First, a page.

Marvels of miniaturisation, they are widespread but commonly unnoticed. Once you start noticing them, however, you'll see them everywhere! The distinctive kidney-shaped leaves of Corybas forming mats on the forest floor . . . The strappy leaves of Thelymitra in roadside clay banks . . . The lime-green spikes of Microtis in roadside grass and urban public gardens . . . The delicate drooping branches of Winika overhead. . . .

A double-headed <i>Pterostylis graminea</i>, Nina River. • By Matthew.

It helps to divide New Zealand orchids into two groups: the epiphytes or perching orchids that grow on trees and rocks, and the terrestrial or ground orchids that grow in soil on the forest floor. Here is a brief outline of some of the New Zealand orchids.

Epiphytes

Just seven New Zealand species are epiphytic, often visible as a grassy or ferny bush perched above eye-level on a trunk or on a rock ledge, among ferns and mosses.

 

Bulbophyllum pygmaeum
The tiniest and least "orchid-like" of all, this orchid forms thin mats on tree trunks with matchhead-sized pseudobulbs and a small leaf protruding from the top of each one.
Earina autumnalis / Easter orchid / raupeka
Grassy growth with drooping stems and long thin leaves. White, scented flowers in autumn.
Earina mucronata / bamboo orchid / peka-a-waka
Grassy growth with drooping, black spotted stems (reminiscent of bamboo) and long, very thin leaves. Yellow and orange flowers in spring.
Winika cunninghamii / lady's slipper orchid / winika
Bushy, branching growth with narrow leaves and pretty 20mm pink-and-white flowers. Winika and the Earinas are commonly found in close proximity.

 

Terrestrials

Terrestrial orchids in New Zealand are annual, maintaining a tuber beneath the leaf litter, and sprouting leaves and flower stems once a year. Many live in the shade of the forest floor, while some are adapted to bogs, clay banks, or sub-alpine herbfields.

 

Acianthus sinclairii / pixie cap
Single stem with a heart-shaped leaf halfway up and greenish red flowers.
Adenochilus gracilis
Single stem with a leaf that comes to a point and a white flower with green tints. The dorsal sepal hides the column.
Chiloglottis cornuta
The genus is generally indicated by a pair of veined, oval leaves hugging the ground. This species has a green flower with brownish red tints. The peduncle is notably short, although it extends as much as 300mm after flowering, allowing for wide distribution of seed.
Corybas trilobus / spider orchid
Corybas is a large genus, but the members are distinguished by their small heart-shaped leaves and pea-sized insectiform flowers with petals and sepals forming long spidery "legs." They often form large colonies. C. trilobus is a common species with a wide, more or less three-lobed leaf.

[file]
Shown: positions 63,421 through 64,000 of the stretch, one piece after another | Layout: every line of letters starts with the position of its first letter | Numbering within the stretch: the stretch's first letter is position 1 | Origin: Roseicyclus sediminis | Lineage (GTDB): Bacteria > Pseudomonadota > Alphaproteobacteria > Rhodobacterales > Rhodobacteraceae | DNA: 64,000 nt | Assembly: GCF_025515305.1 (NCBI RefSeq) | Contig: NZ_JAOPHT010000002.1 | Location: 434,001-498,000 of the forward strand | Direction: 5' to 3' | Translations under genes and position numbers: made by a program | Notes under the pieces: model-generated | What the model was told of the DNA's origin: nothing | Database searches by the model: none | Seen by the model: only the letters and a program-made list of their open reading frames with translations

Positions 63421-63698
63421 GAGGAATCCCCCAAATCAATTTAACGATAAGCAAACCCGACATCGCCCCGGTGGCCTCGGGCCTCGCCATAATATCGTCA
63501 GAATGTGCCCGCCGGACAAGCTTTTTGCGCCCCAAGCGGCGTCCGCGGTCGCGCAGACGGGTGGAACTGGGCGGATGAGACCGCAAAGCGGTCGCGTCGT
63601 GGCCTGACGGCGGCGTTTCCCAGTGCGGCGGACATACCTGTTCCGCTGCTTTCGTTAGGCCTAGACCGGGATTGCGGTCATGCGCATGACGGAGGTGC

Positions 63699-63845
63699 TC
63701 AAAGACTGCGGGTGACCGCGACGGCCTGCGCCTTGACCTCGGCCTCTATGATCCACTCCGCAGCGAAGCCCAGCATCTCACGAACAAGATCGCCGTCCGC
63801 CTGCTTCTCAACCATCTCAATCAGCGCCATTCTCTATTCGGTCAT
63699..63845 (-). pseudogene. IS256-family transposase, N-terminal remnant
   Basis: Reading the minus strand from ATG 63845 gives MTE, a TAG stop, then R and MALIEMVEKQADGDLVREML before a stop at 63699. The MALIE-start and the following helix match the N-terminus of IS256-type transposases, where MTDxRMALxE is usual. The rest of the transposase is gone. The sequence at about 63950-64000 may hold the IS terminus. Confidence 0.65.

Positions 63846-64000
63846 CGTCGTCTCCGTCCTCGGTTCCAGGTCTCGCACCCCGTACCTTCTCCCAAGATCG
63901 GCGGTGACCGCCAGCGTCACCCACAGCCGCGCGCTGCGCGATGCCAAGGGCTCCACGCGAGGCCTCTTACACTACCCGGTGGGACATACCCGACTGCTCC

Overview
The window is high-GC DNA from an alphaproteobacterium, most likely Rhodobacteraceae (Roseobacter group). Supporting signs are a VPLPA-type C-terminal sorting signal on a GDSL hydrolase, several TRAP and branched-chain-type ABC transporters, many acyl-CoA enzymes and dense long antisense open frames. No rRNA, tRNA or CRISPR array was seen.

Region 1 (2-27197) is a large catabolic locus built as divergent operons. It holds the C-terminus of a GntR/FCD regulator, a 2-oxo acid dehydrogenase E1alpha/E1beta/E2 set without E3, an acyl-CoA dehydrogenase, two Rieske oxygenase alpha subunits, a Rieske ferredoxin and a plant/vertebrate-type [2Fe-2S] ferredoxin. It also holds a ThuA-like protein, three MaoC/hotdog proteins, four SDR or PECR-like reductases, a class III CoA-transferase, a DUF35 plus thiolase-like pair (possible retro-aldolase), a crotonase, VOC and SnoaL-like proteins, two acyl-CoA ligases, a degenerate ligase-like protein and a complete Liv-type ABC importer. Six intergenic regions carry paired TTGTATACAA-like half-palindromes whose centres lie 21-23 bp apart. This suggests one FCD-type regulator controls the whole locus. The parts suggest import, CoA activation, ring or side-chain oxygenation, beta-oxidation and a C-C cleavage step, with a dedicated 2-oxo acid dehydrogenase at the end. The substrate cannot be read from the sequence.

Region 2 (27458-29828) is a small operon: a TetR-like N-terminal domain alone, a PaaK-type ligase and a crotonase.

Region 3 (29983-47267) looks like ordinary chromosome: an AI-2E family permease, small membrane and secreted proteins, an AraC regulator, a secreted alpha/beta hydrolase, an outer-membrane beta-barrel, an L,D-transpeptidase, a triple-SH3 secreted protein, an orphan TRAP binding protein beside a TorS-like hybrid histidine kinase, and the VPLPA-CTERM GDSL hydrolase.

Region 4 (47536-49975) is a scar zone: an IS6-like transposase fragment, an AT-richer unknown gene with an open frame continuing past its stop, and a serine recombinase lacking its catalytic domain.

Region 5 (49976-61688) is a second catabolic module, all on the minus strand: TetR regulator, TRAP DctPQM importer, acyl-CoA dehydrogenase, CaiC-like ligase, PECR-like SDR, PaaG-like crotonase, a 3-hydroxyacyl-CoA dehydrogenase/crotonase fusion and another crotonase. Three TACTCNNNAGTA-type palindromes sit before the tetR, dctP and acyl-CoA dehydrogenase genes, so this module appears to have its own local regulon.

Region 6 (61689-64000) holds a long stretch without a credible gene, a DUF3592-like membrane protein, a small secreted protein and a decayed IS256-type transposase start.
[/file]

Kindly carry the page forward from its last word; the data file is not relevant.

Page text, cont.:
Gastrodia cunninghamii / black orchid / huperei
A saprophytic genus, it associates with soil fungi. Only the flower stems are visible above ground. Warty, dirty yellow flowers are borne on a stem up to 1m tall.
Microtis unifolia / onion orchid
A widespread genus, the onion orchids are often found in roadside grasses and other altered environments. They have a single long, rolled, whip-like leaf and a single lime green stalk of flowers up to 1m tall. These flowers are tiny — perhaps 2mm across — and equally green. There are minor differences amongst the several species.
Prasophyllum colensoi / leek orchid
A long single stem with rolled leaf like Microtis, but larger flowers striped brown. Often found in montane environments.
Pterostylis banksii / common greenhood / tutukiwi
A very large and somewhat confusing genus of which this species is most common. The greenhoods have a single stem with perhaps 6 grassy leaves and topped by a single relatively large hooded green flower. The hood often bears distinctive silver stripes. Lateral sepals form orange antennae-like tails either side of the flower. Other species may produce a basal rosette of leaves as well as or instead of the grassy leaves.
Thelymitra cyanea
Another large genus, the sun orchids are often found on clay banks of road cuttings, and in similar exposed situations. They are distinguished by long, strap-like leaves, and a stem of white or blue flowers that only open in full sun. T. cyanea is common in damp ground and has very pretty blue flowers that are large for the genus.
Thelymitra longifolia / common sun orchid
Small white or pink flowers with a pink column and a distinctive chocolate brown midlobe. These flowers are rarely fully open.
Waireia stenopetala yellow beaks / horizontal orchid
A stout, unpretty orchid of damp alpine and montane herbfields, with yellowish green hooded flowers.
This <i>Thelymitra cyanea</i> was growing in clayey soil alongside sundews near Big River Hut, Victoria Forest Park. • By Matthew.

 

Further Information

 

  • New Zealand Native Orchid Group
    The NZNOG is the most comprehensive source of information about New Zealand orchids. The Group publishes a quarterly journal and organises regular field trips.
  • The Nature Guide to New Zealand Native Orchids by Ian St George. This beautiful publication is a good place to start, with fascinating historic and botanical details, flowering charts and location maps, as well as a colour field guide. It is available from the NZNOG.